What is the Envelope Budgeting Method?

When it comes to budgeting, everyone should find the best budgeting method for them—some people will benefit from spreadsheets, or apps, or keeping a written budget in a journal. For some people, the envelope method is an effective budgeting system.

What is the Envelope Budgeting Method?

With the envelope method, the budgeter puts together a written budget, and then divvies up cash into separate envelopes for different spending categories. They must limit spending to just what is allotted in the envelope, and by using only what’s in each envelope, it’s impossible to overspend.

How does the Envelope Budgeting Method Work?

To implement the envelope method, start by tracking your spending. You won’t know how much to put in each envelope until you’ve figured out how much you’re currently spending. You can also try to reduce spending from your current levels, but don’t set a budget that is unrealistic. The goal is to set hard spending limits and use cash instead of credit or debit cards for day-to-day spending.

Everyone’s spending categories will be unique, but the big ones will include groceries, household supplies, gas, and entertainment spending. It might also be a good idea to set aside an envelope for savings goals, debt repayment, etc.

More resources: Tips to Reduce Your Debt

Usually, the budget should be monthly, but cash from income might be added as you get paid, weekly or bi-weekly. Keep the total monthly amount you add to an envelope within what you budgeted.

For example, the Bureau of Labor Statistics estimates that people spend approximately $300-$500 per month on groceries, depending on the area in which they live. So, if you’re currently spending $330 per month on groceries, you might try to cut that to $300 under your new budget. Put that amount in cash into your groceries envelope, and spend carefully so you don’t run out until the month is over. You’ll do that for every other spending category.

“Pros” of the envelope budgeting method:

It Helps You Spend Less

People simply don’t like parting with cash, while swiping a credit card is easy. If you force yourself to use cash when shopping, you’ll be more careful how much you spend.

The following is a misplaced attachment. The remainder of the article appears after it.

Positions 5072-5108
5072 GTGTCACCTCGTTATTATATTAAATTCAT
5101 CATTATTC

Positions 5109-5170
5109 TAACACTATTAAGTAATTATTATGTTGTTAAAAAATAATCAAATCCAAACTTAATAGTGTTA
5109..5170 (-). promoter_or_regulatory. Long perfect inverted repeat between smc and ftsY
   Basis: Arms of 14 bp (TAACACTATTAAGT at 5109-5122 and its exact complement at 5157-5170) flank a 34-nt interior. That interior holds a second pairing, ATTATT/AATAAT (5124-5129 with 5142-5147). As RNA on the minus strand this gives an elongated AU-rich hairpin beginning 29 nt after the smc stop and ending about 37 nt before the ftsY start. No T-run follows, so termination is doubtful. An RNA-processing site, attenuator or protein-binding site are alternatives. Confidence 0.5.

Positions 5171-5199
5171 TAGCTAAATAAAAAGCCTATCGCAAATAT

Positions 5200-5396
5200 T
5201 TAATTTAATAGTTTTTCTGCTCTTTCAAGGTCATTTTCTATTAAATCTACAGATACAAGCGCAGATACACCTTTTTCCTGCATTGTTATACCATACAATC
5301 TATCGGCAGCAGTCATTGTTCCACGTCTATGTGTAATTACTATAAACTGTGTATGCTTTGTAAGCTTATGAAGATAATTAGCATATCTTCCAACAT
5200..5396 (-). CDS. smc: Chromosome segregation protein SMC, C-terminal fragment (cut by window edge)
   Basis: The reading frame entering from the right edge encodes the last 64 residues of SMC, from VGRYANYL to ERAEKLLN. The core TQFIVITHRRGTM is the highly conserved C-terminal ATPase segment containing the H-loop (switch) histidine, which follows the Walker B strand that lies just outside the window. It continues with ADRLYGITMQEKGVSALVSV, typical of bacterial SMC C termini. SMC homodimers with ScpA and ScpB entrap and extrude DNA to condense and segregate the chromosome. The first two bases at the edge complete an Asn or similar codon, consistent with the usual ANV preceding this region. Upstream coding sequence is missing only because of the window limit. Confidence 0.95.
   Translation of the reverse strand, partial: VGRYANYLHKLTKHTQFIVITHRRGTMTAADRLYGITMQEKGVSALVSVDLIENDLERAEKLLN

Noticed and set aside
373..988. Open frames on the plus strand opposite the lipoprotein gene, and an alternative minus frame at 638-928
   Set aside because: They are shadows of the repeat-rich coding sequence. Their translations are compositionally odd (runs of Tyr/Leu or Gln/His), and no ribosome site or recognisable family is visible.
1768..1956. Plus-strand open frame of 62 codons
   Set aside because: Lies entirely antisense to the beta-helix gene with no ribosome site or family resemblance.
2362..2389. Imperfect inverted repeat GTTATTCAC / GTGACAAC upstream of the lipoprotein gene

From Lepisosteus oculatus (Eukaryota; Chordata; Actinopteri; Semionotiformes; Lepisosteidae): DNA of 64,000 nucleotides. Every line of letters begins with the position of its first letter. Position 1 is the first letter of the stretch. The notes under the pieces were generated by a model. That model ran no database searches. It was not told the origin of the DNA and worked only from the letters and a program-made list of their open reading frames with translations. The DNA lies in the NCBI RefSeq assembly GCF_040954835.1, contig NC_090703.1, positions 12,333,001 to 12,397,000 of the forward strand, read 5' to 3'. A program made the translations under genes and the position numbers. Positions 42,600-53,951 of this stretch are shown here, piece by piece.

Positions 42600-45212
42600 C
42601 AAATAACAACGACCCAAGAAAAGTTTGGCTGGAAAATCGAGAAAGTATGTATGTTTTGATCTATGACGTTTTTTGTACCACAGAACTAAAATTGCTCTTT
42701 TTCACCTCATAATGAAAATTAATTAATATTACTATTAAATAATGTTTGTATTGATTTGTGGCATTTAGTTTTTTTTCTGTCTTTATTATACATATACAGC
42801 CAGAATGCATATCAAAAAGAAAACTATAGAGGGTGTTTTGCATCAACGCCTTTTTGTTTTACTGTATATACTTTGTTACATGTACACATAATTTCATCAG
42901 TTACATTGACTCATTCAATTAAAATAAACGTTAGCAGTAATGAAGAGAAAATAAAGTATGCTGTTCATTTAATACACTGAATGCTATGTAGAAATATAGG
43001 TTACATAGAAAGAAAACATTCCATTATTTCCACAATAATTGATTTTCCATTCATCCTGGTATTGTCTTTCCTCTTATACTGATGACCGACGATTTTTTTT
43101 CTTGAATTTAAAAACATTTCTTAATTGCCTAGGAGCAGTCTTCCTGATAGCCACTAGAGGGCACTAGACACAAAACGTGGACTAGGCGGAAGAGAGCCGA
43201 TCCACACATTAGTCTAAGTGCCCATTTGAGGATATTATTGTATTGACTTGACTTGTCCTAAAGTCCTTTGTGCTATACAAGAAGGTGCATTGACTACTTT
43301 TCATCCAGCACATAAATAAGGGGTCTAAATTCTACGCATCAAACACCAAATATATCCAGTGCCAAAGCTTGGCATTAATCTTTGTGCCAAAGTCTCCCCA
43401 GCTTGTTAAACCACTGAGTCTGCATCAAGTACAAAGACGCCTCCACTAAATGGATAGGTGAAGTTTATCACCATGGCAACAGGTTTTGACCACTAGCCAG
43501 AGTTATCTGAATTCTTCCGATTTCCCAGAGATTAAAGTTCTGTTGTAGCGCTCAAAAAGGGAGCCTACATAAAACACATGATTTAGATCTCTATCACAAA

It’s Visual

You can see how much money you have in each budget category–literally. If you see a really overstuffed envelope, you can do some thinking about why you are spending so much in that area and whether you can make some cuts to boost your debt repayment or savings. A line item on a spreadsheet won’t jump out at you like an envelope full of cash.

It’s Hands-on

You can’t fool yourself when you’re actually doling out cash—there’s no way to trick yourself into thinking there is more money in the bank just because your credit cards aren’t maxed out yet. Because you’re physically doling out cash, when you run out, you’re out. So, the theory goes, it’s harder to cheat on your budget.

It’s Straight-forward

You don’t have to do a lot of complicated calculations, pay for a subscription to a budgeting app, or log into any banking web sites. With the envelope method, there are no passwords to remember! You simply categorize the money according to your budget categories, and then stick to spending only the cash you have allotted.

“Cons” of the envelope method:

It Requires Starting Cash

The envelope method will require a lot of cash on hand, and that will involve draining your bank account to fill the various envelopes. It’s best to save up in advance of starting the envelope method–but of course if you are able to easily save up, you might already have a different and effective budgeting method. You have to be careful in the beginning when starting the envelope method, because if it goes wrong, all of your money has already been cashed out.

You’ll Be Carrying Cash

You give up the advantages of banking and credit, and are at risk of losing money—literally. You also have to get used to carrying cash and paying only with hard currency. Ideally, you would leave your debit and credit cards at home when trying to live on the envelope system.

It’s Not Necessarily as Secure

Theft can be a concern with the envelope method. If you have all of your cash for the month in envelopes and you suffer a break-in, the financial impact could be devastating. Make sure you have a way to secure your envelopes against theft before attempting this kind of budget.

It’s Easy to Cut Corners

Earlier we said it’s harder to cheat with this budget, but that’s only true if you abide by the limits you set when funding your envelopes. If you dip into the wrong envelope or sneak money from one place to cover another, your budget is easily busted.

It’s More Hands-on Work

Using an app, your bank’s web site, or even printed worksheets is efficient and organized. The only reason to do the extra work involved in the envelope method is if you are able to budget more easily by physically assigning the funds.

Sharing the Budgeting Workload is Harder

It’s better to do the envelope method if you’re the only person controlling the household budget. If you share shopping and bill-paying duties with anyone else, the envelope method is much harder to manage. You might do everything right, but if someone else uses the wrong envelope, or spends money without documenting it, then your budget will fail.

Online Shopping is Harder

These days, most people do some portion of their regular shopping online. That’s only prudent, when you can save money and trips to the store by comparison shopping via the internet. That said, if you’re using the envelope method, you have to take cash out of your envelope and deposit it to pay for each purchase you make online.

It’s Not Flexible Enough